Former BC Almanac host Mark Forsythe signs copies of his book at the Castlegar Library.

British Columbians and the Great War

Dickson and Forsythe present to the Kootenays

  • Apr. 23, 2015 8:00 p.m.

Chris Stedile

Castlegar News

 

Greg Dickson and Mr. BC himself, Mark Forsythe, spent this past weekend making their rounds through the Kootenays, introducing residents to their newest book, From the West Coast to the Western Front: British Columbians and the Great War.

Forsythe retired last year after a 30-year career with the CBC. After 12 years with CBC Radio, Forsythe became host of the province-wide noon show BC Almanac and earned widespread popularity and respect.

Dickson was a long-time, valued employee at CBC as well. His career was spent as a journalist and producer at CBC Radio for over 20 years. Dickson also taught journalism at the BC Institute of Technology.

Now the two are enjoying retirement and touring the province promoting this new look into BC’s heritage and the war.

Forsythe said: “We have done some talks in Nanaimo at the university where this letters- and-images project is based. Also at the Vancouver Historical Society and White Rock library. This is our little Kootenay tour. Hopefully we can do more traveling in the province. It’s great getting out in the communities.”

This book, published last September, is all about BC’s contributions to the First World War. No province participated more greatly in this war than BC, which sent 55,570 of the 611,000 soldiers who fought from Canada. Of these soldiers, 6,225 died in battle — a substantial number for a province that then barely had 400,000 people.

To gain more insight and personality, Forsythe and Dickson used many excerpts of pieces sent in to Forsythe’s show.

Forsythe said working on BC Almanac, “allowed me to dabble in this with Greg and opened up a whole different world of books and storytelling.”

Dickson added: “I had left the CBC and was working in government. I did some of the narrative and Mark handled all of the listener contributions and wrote narrative too. He had the great sources from all of the CBC listeners and the transcribing. [This book] was quite a project.”

A major driving force for this book was the 100th anniversary of the war in 2014.

Both authors have personal family history in the war and after working together for some time, Dickson said, “We were on the trail to find out more and we thought a lot of British Columbians may be thinking ‘How does my family fit into World War I?’ That really got us going and we sat down for tea in March 2013, and thought ‘Well, we better get going with less than a year and a half to write this thing,’ and so it went.”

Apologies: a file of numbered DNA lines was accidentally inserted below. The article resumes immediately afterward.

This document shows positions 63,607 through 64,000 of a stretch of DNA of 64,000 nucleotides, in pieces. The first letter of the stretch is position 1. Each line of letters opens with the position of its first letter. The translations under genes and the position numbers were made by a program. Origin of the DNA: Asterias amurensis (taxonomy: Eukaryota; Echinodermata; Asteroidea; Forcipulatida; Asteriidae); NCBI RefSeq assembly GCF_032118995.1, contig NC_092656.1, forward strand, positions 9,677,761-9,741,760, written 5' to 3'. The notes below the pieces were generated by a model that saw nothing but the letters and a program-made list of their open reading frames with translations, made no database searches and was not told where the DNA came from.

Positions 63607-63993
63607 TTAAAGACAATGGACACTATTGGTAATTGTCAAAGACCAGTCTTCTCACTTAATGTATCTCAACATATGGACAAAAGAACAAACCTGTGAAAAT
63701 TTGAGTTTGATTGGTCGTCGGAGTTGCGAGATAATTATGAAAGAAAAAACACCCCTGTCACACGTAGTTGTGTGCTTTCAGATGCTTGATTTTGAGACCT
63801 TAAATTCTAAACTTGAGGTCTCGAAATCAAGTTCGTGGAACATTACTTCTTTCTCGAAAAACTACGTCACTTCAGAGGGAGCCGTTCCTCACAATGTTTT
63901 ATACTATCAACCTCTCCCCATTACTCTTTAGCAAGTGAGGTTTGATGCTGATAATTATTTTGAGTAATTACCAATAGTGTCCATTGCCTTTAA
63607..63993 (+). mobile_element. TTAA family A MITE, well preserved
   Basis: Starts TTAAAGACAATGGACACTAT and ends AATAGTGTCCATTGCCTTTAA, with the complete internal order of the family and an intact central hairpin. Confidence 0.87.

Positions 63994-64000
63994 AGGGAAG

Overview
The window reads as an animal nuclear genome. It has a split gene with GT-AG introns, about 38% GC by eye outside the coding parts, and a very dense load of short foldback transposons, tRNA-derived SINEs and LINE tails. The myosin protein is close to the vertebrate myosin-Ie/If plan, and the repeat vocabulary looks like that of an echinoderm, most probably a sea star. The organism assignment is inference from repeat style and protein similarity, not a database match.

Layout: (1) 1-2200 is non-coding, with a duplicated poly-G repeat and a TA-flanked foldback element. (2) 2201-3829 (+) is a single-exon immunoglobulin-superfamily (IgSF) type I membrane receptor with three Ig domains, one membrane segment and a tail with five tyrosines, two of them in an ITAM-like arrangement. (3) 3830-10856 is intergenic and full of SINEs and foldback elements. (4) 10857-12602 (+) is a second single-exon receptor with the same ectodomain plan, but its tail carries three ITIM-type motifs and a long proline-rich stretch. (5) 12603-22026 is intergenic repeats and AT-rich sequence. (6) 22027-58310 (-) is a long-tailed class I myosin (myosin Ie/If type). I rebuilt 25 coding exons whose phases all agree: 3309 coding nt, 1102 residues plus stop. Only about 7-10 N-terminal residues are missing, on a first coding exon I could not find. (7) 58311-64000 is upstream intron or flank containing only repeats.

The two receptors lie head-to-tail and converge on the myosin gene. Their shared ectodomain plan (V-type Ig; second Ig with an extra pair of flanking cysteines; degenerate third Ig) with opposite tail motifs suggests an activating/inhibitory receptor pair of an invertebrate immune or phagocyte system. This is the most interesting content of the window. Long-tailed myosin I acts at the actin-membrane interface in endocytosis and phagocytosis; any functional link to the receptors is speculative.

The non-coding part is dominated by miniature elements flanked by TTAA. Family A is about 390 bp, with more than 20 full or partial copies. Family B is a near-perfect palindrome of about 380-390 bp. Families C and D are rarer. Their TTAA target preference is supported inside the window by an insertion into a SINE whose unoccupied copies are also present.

The presentation filled the Rossland museum and Castlegar library.

Dickson explained Canadians and British Columbians in general were good at being soldiers because they already had experience with horses, wood cutting, building roads and railways, etc.

“We were innovators, but we weren’t great at following orders, unfortunately. The Brits wanted us to follow orders.”

Forsythe said First Nations at the time signed up in droves to fight for Canada, something that may not have been expected, given past circumstances.

“Aliens” or foreigners were not treated kindly once the war started.

“Once war broke out, by September 1914 we had set up internment camps at Nanaimo and a major one at Vernon which is now the playing field for a school there,” Dickson said.

“Whole families were put there, and many were not released until 1920,” years after the war ended.

Of course, a great source of Rossland pride and heritage, the mines, served a major purpose in the war effort by funding many activities and keeping the troops equipped.

The Doukhobors cause quite a stir as well during the war.

“These people entered the country with the understanding that they would not have to fight,” Dickson said. “They were pacifists and that was an agreement that the Canadian government honoured.”

However, there was a lot of resentment towards them from non-Doukobor farmers whose children had no such exemption and were off fighting the war.

To try to stem some of those feelings, Doukhobor leader Peter (Lordly) Verigin donated a carload of jam to Canadian soldiers convalescing in hospitals. They also donated money.

With strokes of both great horror and valiant triumph, Dickson and Forsythe’s book paints an epic tale of BC’s war efforts. Anyone interested in hearing about the war of 100 years ago and our province’s role in it, need simply pick up this book.

 

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